Religion doesn't have to agree with rationality, it often celebrates our ability to extend beyond the rational…  

      • Taxi says:

        Gilad (appearing as Samivesusu),

        We invent gods for comfort.  Well, fake comfort, that is.  Hard for fickle humanity to accept existentialist reality.

        We are born with no tooth, no talon, no fur no bowl of food in hand – more helpless than any other animal, we are born.  We are also born with no knowledge of why or wherefore and with no physical god or indisputable sign of god.  We're born as if flung recklessly into this world to either sink or swim.

      • samivesusu says:

        yep.. but we invent god for a reason,,, however,,, it is enlightening to witness what kind of gods different people invented… accordingly we should ask why did the Jews, for instance,  invented such a non ethical god… and why do they follow such an entity .Similarly we can ask why did Christians and Muslims universalised the Jewish god,,, 


      • Taxi says:

        Like my story posits, the Hebrews invented a genocidal god to project grand powers of protection they themselves did not possess.  Like a puffer fish that blows air inwards thus quadrupling its size to scare off bigger fish – this is how I see the jewish religious posture.  They continue to 'puff up' because the ruse still works – and very well, I may add.

        To my mind too, prophets Jesus and Mohammad legitimized certain aspects of the Hebrew cosmology by repeating them.  This is for the following reason: not even their clear, honest and advanced intellects could escape or fully shake off the insidious first root of paganism: planted in the mind of humanity since humankind took to sheltering and living in caves: planted since awareness and importance of 'self-preservation' became active and organized in the human-animal mind.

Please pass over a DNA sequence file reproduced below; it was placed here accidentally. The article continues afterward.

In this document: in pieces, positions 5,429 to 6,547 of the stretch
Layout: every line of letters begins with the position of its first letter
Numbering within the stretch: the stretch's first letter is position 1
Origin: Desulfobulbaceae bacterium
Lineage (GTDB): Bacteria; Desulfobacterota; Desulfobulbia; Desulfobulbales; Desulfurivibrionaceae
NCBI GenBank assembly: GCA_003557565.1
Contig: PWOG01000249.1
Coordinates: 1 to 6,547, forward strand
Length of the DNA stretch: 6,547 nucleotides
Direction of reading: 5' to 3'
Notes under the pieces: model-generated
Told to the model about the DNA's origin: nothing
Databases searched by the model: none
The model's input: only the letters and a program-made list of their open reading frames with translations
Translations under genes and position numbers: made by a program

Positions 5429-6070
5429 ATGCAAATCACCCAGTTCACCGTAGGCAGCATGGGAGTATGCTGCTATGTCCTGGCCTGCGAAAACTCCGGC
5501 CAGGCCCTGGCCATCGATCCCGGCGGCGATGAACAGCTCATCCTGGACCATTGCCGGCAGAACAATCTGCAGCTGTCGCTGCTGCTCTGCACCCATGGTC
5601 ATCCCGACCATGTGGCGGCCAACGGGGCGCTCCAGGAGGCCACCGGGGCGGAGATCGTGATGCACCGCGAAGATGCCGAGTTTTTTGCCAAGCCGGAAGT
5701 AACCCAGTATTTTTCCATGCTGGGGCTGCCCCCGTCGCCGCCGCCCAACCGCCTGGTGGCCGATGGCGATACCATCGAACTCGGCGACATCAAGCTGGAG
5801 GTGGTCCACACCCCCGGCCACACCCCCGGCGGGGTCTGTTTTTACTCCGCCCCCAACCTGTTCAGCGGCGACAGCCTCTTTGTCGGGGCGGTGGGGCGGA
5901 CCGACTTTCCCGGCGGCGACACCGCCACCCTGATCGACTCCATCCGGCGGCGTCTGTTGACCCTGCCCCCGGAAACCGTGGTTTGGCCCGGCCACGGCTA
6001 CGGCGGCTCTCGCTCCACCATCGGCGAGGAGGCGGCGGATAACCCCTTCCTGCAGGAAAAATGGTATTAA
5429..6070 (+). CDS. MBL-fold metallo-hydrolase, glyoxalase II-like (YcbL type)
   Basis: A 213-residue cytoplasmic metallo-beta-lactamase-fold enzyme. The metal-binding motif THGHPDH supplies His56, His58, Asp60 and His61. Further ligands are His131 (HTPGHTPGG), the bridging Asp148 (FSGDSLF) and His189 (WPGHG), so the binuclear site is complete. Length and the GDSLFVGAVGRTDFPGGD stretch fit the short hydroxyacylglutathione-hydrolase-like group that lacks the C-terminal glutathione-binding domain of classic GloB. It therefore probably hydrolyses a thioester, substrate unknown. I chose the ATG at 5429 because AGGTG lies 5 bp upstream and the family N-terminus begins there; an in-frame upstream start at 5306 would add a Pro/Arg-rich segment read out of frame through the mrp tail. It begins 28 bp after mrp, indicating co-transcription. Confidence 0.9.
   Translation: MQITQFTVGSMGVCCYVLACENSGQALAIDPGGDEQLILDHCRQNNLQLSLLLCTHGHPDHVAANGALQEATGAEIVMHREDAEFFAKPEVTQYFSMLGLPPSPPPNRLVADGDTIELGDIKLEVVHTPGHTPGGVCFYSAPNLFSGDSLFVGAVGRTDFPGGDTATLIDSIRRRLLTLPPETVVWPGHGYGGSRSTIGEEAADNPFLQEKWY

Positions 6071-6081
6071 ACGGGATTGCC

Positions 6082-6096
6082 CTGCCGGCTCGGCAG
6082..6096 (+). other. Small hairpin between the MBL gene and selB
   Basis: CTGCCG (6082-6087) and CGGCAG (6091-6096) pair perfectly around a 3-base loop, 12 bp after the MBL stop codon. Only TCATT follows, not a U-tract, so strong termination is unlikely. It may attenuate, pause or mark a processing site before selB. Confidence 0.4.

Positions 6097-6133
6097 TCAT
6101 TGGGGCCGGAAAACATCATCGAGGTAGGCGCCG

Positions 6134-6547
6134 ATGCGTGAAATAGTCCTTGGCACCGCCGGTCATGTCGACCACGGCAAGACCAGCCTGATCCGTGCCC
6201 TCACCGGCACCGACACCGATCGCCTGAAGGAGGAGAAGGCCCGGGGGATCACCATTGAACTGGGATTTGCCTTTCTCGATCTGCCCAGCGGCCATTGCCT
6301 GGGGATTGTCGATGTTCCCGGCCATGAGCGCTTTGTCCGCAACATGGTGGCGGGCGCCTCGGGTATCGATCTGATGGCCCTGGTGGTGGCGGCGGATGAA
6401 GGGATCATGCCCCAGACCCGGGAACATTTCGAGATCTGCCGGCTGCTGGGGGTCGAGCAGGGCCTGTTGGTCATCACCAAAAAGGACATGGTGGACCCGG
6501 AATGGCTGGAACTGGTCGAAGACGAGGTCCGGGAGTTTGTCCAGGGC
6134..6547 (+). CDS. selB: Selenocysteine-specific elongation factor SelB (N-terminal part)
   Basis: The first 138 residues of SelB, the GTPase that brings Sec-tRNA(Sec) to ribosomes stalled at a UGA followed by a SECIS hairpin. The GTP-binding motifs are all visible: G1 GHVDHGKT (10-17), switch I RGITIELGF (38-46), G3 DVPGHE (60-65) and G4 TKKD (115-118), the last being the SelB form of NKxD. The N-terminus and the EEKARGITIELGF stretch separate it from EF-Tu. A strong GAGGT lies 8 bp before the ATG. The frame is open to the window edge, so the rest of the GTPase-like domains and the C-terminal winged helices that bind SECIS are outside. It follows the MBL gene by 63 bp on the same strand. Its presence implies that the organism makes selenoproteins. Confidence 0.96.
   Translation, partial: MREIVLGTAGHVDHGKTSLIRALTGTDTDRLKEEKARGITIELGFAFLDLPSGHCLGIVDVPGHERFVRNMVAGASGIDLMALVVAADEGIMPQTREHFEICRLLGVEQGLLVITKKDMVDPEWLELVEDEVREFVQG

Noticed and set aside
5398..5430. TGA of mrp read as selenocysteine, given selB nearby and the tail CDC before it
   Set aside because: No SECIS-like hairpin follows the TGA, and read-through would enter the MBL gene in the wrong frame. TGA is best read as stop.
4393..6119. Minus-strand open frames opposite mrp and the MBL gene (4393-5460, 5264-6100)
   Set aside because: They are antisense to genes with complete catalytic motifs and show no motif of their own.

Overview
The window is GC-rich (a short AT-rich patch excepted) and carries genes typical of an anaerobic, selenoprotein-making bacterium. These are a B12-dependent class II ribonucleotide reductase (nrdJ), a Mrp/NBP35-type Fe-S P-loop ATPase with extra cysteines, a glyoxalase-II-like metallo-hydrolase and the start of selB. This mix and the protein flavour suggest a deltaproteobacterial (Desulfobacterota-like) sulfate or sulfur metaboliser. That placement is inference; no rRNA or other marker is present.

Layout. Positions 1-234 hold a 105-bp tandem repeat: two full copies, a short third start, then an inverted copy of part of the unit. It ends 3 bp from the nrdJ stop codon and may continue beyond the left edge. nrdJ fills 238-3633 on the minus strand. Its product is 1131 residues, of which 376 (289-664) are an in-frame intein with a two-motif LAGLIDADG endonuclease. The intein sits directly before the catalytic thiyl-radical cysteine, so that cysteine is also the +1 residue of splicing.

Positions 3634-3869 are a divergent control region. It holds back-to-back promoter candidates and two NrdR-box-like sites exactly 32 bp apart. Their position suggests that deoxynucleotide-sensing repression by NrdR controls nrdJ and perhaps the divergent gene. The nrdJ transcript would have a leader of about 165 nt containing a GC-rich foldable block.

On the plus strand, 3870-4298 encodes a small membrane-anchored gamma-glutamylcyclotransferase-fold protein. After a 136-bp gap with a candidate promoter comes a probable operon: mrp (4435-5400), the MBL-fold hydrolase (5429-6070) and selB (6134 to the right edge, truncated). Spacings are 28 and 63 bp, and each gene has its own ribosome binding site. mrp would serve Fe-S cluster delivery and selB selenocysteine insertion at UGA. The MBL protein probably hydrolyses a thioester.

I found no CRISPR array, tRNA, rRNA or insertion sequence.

Planted originally by the first primordial fear experienced by humans: fear of thunderstorms: fear of petrifying thunderstorms crackling, booming and falling unstoppable over the heads of cavemen and savage animals alike.  Looking like the fiery spears of an angry and punitive creator: to a primordial pagan mind, no doubt.  This explains why the first pagan gods to be worshiped by cavemen in all four corners of the world were the thunder gods.  Yes, thunder was the first to be worshiped because thunder was the very first natural phenomenon that was collectively deeply feared.  Even giant, savage animals (that man himself feared) were also terrorized by thunder and ran for refuge when  thunderstorms would break out.  I see judaism as still utilizing mankind's primordial fear of thunder – even their religious imagery depicts this.

        You cannot totally wipe out 170.000 years of paganistic beliefs and mental inclinations with just 4,000 year of monotheism.  Evidently not.  Especially when monotheism itself suffers from strains of paganism and superstition.

        Maybe there is no single or multiple gods.  Maybe it's just creation: an amoral force of sorts creating-itself-creating-itself-creating-itself and so on and so forth.  Maybe we won't get the next piece of the god puzzle till paganism is completely rejected and discarded by the collective human mind.  When there's no more fear of symbolic 'thunder' in the human mental blueprint.

        This is the best I have, for now – my intellectual life is still evolving and I have not yet found an absolute explanation for this subject matter – one that I fully understand myself, or one that is wordable.

      • samivesusu says:

        It all makes a lot of sense.. and you really don't want to reach an absolute answer.. only progressives and marxists have absolute answers …

      • Taxi says:

        Yikes!  Heh!

        Don't get me started on the fake Progressives of the 21st century – I can't deal with lunatics and lunacies right now.

        And Marxists?  The trendy ones with an American Express credit card in back pocket?  Yeah right!  Fakesters too for sure.